I don't entirely disagree here, but it would be very very inefficient in terms of space usage (the CPU+VRM+RAM AIC would need to be close to the size of an ITX board, and you'd lose a lot of freedom in terms of putting components where they fit best) and you'd introduce an extra connector in the PCIe signal path while also increasing its length. Cooler compatibility with a slot-in card would also be problematic, though a lot of this could be solved by using a parallel rather than perpendicular daughter board (stacked boards are space efficient and you'd avoid the problem of having tower coolers hanging off a 90-degree angled AIC and colliding with the board below). You'd still have a lot of issues with I/O, though, and would likely drive up prices due to needing more external controllers (or needing a bunch of pins for all the internal controllers on a modern CPU).
Increases the cost and complexity of motherboards.
Nowhere near as much as high bandwidth buses like DDR5 or PCIe 4.0/5.0. In comparison the cost addition would be negligible, and the total cost might even drop due to removing unnecessary components. This should make PSUs significantly cheaper and more efficient at the same time.
TL;DR: This idea is great for trying to establish a power supply standard for SFF computers but it's not the best path forward for replacing ATX in regards to power supply.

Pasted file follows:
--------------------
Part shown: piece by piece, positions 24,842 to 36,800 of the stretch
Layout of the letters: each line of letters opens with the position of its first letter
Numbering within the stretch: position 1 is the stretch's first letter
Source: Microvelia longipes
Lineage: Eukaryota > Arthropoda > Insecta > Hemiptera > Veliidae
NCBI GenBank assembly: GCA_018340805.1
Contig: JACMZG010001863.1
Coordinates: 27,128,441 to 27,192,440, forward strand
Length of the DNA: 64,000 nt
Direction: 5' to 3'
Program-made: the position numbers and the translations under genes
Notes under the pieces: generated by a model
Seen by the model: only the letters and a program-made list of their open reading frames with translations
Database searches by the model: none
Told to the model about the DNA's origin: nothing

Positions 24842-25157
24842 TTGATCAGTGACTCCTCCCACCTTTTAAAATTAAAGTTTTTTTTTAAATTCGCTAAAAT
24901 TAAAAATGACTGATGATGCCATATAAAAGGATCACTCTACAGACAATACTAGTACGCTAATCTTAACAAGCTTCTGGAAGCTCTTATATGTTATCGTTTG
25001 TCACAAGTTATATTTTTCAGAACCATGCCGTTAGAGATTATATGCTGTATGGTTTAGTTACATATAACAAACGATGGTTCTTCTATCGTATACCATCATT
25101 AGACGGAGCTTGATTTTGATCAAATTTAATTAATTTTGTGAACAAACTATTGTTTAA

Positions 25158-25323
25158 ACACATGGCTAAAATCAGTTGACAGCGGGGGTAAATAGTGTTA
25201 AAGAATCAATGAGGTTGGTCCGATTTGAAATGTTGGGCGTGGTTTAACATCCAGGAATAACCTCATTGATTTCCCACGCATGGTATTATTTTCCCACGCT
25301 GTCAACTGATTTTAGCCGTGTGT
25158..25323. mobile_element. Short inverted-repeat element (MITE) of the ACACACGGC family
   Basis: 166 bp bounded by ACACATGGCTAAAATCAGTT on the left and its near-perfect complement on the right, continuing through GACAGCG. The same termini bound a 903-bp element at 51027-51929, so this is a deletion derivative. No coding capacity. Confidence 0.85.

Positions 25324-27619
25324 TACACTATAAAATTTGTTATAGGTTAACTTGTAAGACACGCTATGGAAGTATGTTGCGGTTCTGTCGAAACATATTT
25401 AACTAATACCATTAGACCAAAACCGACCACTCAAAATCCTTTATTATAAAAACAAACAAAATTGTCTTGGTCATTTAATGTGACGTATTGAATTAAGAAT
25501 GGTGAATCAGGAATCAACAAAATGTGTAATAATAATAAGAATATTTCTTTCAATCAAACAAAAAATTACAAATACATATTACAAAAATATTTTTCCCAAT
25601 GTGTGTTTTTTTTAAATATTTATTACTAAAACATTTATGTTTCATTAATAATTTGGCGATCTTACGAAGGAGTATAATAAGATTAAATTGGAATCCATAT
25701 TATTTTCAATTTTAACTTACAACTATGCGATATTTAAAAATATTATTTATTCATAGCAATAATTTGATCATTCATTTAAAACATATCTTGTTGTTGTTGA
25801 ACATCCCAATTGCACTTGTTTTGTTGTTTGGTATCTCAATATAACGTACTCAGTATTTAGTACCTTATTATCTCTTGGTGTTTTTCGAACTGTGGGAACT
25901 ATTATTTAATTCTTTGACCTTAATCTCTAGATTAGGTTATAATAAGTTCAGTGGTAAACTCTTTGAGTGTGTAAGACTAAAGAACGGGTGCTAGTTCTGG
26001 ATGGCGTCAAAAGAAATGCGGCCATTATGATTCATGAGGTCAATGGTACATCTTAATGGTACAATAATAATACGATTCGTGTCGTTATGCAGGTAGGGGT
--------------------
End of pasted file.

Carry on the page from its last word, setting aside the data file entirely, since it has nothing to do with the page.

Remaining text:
Have to disagree with you here. The ATX PSU standard stems from a time when DC-DC voltage conversion wasn't as trivial and efficient as it is today and the PSU thus created three major voltages directly from AC. The majority of desktop PCs today are also some form of SFF (as in "not an ATX mid-tower or bigger"). And the brilliance of simplifying the PSU like this is that one size fits all - if you have a huge PC with lots of weird AICs needing weird voltages you can convert them all from 12V, but you don't need to waste space on those voltage converters unless you actually need them. On the other hand a design trying to be everything for everyone - like the current ATX standard - will inevitably be more than what's necessary for the vast majority of use cases.
 

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...but we're talking about a fundamental design change here. Don't you think good OCP would be a desirable feature for motherboards featuring these onboard voltage regulators?
You know they won't. Cost pressures dictate that less is more (profit). PSU manufacturers differentiate themselves through efficiency and protection. Motherboard manufacturers differentiate themselves through features (e.g. stereo versus 8-channel audio chips). Electrical protection isn't going to rate highly among the feature list.

Beyond that, the only difference between this (12V out from PSU, various lower voltages generated on the motherboard) and current high-end PSUs (12V generated in the PSU, converted internally to 5V and 3.3V) is where conversion happens, and that one locks you into a given set of voltages while the other allows for whatever is needed, including ditching unnecessary voltages. IMO the latter is far superior.
Motherboards don't even try to reach 94% efficiency in their designs. PSUs do to get 80+ Titanium certification.